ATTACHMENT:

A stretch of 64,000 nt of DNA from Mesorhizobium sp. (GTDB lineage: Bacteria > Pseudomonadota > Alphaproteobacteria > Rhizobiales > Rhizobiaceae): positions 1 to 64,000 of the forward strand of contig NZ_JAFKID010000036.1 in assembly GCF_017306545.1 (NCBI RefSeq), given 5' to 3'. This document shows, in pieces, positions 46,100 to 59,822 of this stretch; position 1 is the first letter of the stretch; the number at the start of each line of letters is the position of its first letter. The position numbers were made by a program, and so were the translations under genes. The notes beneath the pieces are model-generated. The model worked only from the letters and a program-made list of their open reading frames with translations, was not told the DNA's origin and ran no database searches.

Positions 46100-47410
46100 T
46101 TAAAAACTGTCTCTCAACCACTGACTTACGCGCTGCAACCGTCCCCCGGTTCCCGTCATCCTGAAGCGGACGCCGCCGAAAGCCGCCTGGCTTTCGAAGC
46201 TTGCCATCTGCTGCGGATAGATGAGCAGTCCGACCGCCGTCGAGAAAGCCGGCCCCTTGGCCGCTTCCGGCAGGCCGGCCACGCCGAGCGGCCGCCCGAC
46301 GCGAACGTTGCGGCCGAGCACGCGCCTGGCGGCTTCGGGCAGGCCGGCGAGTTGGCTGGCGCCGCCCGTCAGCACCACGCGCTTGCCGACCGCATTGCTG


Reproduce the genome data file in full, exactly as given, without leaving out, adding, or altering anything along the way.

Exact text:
A stretch of 64,000 nt of DNA from Mesorhizobium sp. (GTDB lineage: Bacteria > Pseudomonadota > Alphaproteobacteria > Rhizobiales > Rhizobiaceae): positions 1 to 64,000 of the forward strand of contig NZ_JAFKID010000036.1 in assembly GCF_017306545.1 (NCBI RefSeq), given 5' to 3'. This document shows, in pieces, positions 46,100 to 59,822 of this stretch; position 1 is the first letter of the stretch; the number at the start of each line of letters is the position of its first letter. The position numbers were made by a program, and so were the translations under genes. The notes beneath the pieces are model-generated. The model worked only from the letters and a program-made list of their open reading frames with translations, was not told the DNA's origin and ran no database searches.

Positions 46100-47410
46100 T
46101 TAAAAACTGTCTCTCAACCACTGACTTACGCGCTGCAACCGTCCCCCGGTTCCCGTCATCCTGAAGCGGACGCCGCCGAAAGCCGCCTGGCTTTCGAAGC
46201 TTGCCATCTGCTGCGGATAGATGAGCAGTCCGACCGCCGTCGAGAAAGCCGGCCCCTTGGCCGCTTCCGGCAGGCCGGCCACGCCGAGCGGCCGCCCGAC
46301 GCGAACGTTGCGGCCGAGCACGCGCCTGGCGGCTTCGGGCAGGCCGGCGAGTTGGCTGGCGCCGCCCGTCAGCACCACGCGCTTGCCGACCGCATTGCTG